Note: This column represents the opinions
of the writer and as such, is not purported as fact|
the contents of Aardvark's "million-dollar ideas" notebook
are revealed for all to see!
I've spoken to Jason Thompson from InternetRegistry.co.nz who calls himself
a "customer services representative" and he informs me that the company
has indeed spammed NZ domain name holders to promote their services.
Jason was decidedly unrepentant about the spam.
He said that the business is partnered with the Australian arm but the
.co.nz operation is run from right here in NZ.
I'm now waiting for a call from someone called "Mark", whose surname wasn't
given to me (for privacy reasons I'm told), who will hopefully be able
to offer some of the answers that Jason didn't have.
It's only a matter of weeks since the Internet Name Group (ING) tried their
scamming ways on Kiwi domain name holders
and now it would appear that there's another Aussie
bunch having another go at wringing cash out of us.
A number of Aardvark readers have reported receiving spam from a crowd calling
and offering the same type of deal that ING has had several attempts at flogging
The spam starts off warning that your domain name is not registered as a
dot-com and warning that "you should register your .com name urgently".
It then offers a long list of reasons why you need to register the dot-com
version of your .co.nz name containing many of the same claims that ING's
early mailouts included, things such as: avoiding cybersquatting, protecting
your intellectual property rights, projecting a more "professional image", etc.
The email also alleges that ".co.nz was designed solely for New Zealand"
and that "registering a .com name is also essential for any business
even considering doing business overseas."
I speak from personal experience when I say that having a dot-com name
might help a site's international profile in some cases but it's most
certainly NOT "essential for any business even considering doing business
Okay, so maybe after receiving this SPAM (yes, it was an unsolicited
commercial email) you might decide to register the dot-com version of
your .co.nz domain name -- but if you do, I highly recommend
against using InternetRegistry.co.nz.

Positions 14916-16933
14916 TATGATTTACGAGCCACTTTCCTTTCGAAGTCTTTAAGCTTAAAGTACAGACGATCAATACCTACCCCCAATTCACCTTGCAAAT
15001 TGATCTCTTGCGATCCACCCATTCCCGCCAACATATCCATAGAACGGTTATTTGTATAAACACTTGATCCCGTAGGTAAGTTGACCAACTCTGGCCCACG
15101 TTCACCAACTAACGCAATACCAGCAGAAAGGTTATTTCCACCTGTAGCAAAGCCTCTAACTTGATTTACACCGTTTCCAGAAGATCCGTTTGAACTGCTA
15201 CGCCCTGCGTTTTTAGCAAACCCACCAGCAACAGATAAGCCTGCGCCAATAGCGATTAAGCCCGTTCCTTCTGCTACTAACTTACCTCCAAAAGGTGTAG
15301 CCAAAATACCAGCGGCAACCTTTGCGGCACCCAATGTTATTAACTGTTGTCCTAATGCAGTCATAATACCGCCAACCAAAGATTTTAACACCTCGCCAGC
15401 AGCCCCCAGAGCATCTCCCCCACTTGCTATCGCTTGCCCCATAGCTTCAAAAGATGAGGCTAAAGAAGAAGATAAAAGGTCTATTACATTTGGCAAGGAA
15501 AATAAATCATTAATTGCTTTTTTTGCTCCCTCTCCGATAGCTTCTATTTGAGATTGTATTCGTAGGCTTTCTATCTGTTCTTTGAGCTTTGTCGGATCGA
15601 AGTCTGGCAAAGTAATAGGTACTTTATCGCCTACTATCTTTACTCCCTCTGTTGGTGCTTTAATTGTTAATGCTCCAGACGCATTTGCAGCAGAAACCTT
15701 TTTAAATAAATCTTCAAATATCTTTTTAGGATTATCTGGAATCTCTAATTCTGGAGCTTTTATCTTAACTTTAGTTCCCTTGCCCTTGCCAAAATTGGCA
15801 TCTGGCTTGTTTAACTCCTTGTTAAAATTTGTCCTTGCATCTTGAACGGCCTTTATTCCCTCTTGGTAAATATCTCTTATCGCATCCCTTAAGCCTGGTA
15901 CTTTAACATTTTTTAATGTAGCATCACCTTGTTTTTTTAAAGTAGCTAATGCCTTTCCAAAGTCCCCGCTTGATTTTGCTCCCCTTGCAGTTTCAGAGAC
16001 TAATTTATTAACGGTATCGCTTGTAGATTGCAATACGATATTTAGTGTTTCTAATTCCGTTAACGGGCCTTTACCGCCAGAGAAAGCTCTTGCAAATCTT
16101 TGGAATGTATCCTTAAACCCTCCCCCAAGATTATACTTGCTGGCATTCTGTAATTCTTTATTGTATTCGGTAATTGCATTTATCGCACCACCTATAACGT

Well, for a start, buying anything from a spammer only encourages them. If
they find that you're mug enough to part with your money then experience with spammers
would suggest that they'll come back and annoy you some more -- or annoy
others with their dross.
A note at the bottom of the spam they've just sent indicates that recipients
are now subscribed to a mailing list and "if you do not wish to receive
future email correspondence from Internet Registry, please unsubscribe
by clicking here and sending".
Yes, they're more or less admitting that they're going to spam you again
with another great offer -- NOT.
Secondly, their prices are outrageous!
They want to charge NZ$99 per year for a dot-com registration -- which is
about three times the price you'll pay elsewhere if you shop around a little.
Further evidence of their price gouging can be seen on their
where they offer .co.nz names for NZ$198 for 2 years -- or $99 a year.
Compare this to the price published on the front page of the much improved
Domainz site ($44/yr)
and you'll see just how much margin they're adding.
It's also worth noting that, despite offering .co.nz registrations, the company
doesn't appear on the list of accredited .nz providers
so, like ING, they're probably going through the back door.
And don't be fooled by the local address given on the InternetRegistry
A check of the Domainz registry shows that the domain is actually registered
to Internet Payments, Level 25, 367 Collins St, Melbourne, Australia, 3000.
Not too far from our friends at ING who are also Melbourne based -- hmmmmm.
What's more, the website at InternetRegistry.com.au
looks stunningly similar don't you think?
I'll be trying to contact InternetRegistry.co.nz later this morning for
some comment and will update this site accordingly if they're prepared to
talk but in the meantime I think we can establish the following facts:
In my opinion -- avoid, avoid, avoid -- and tell your friends and
associates to do the same.
- They are spammers
- Their prices are very, very high
- They are, or have strong links to an Australian operation
- They are using many of the same tactics as ING
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